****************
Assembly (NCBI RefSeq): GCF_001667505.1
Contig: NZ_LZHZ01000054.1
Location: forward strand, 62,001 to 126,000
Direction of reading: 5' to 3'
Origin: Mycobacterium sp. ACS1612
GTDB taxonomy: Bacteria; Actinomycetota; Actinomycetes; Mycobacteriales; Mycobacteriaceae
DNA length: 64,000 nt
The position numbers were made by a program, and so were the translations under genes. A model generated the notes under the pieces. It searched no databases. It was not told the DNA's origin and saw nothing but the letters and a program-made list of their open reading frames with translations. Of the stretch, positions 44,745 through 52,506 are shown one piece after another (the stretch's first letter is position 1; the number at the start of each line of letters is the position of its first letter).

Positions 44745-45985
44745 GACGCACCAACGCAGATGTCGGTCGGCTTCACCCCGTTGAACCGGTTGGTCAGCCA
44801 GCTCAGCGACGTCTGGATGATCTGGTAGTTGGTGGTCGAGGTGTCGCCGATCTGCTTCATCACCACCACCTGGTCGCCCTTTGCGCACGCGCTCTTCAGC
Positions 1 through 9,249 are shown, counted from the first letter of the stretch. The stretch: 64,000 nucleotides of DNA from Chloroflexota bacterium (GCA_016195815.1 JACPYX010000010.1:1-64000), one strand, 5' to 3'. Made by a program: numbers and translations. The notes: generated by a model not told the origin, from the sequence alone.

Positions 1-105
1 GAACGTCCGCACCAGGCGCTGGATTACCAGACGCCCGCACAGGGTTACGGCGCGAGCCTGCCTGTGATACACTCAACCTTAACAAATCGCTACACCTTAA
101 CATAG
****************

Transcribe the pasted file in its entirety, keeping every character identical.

Assembly (NCBI RefSeq): GCF_001667505.1
Contig: NZ_LZHZ01000054.1
Location: forward strand, 62,001 to 126,000
Direction of reading: 5' to 3'
Origin: Mycobacterium sp. ACS1612
GTDB taxonomy: Bacteria; Actinomycetota; Actinomycetes; Mycobacteriales; Mycobacteriaceae
DNA length: 64,000 nt
The position numbers were made by a program, and so were the translations under genes. A model generated the notes under the pieces. It searched no databases. It was not told the DNA's origin and saw nothing but the letters and a program-made list of their open reading frames with translations. Of the stretch, positions 44,745 through 52,506 are shown one piece after another (the stretch's first letter is position 1; the number at the start of each line of letters is the position of its first letter).

Positions 44745-45985
44745 GACGCACCAACGCAGATGTCGGTCGGCTTCACCCCGTTGAACCGGTTGGTCAGCCA
44801 GCTCAGCGACGTCTGGATGATCTGGTAGTTGGTGGTCGAGGTGTCGCCGATCTGCTTCATCACCACCACCTGGTCGCCCTTTGCGCACGCGCTCTTCAGC
Positions 1 through 9,249 are shown, counted from the first letter of the stretch. The stretch: 64,000 nucleotides of DNA from Chloroflexota bacterium (GCA_016195815.1 JACPYX010000010.1:1-64000), one strand, 5' to 3'. Made by a program: numbers and translations. The notes: generated by a model not told the origin, from the sequence alone.

Positions 1-105
1 GAACGTCCGCACCAGGCGCTGGATTACCAGACGCCCGCACAGGGTTACGGCGCGAGCCTGCCTGTGATACACTCAACCTTAACAAATCGCTACACCTTAA
101 CATAG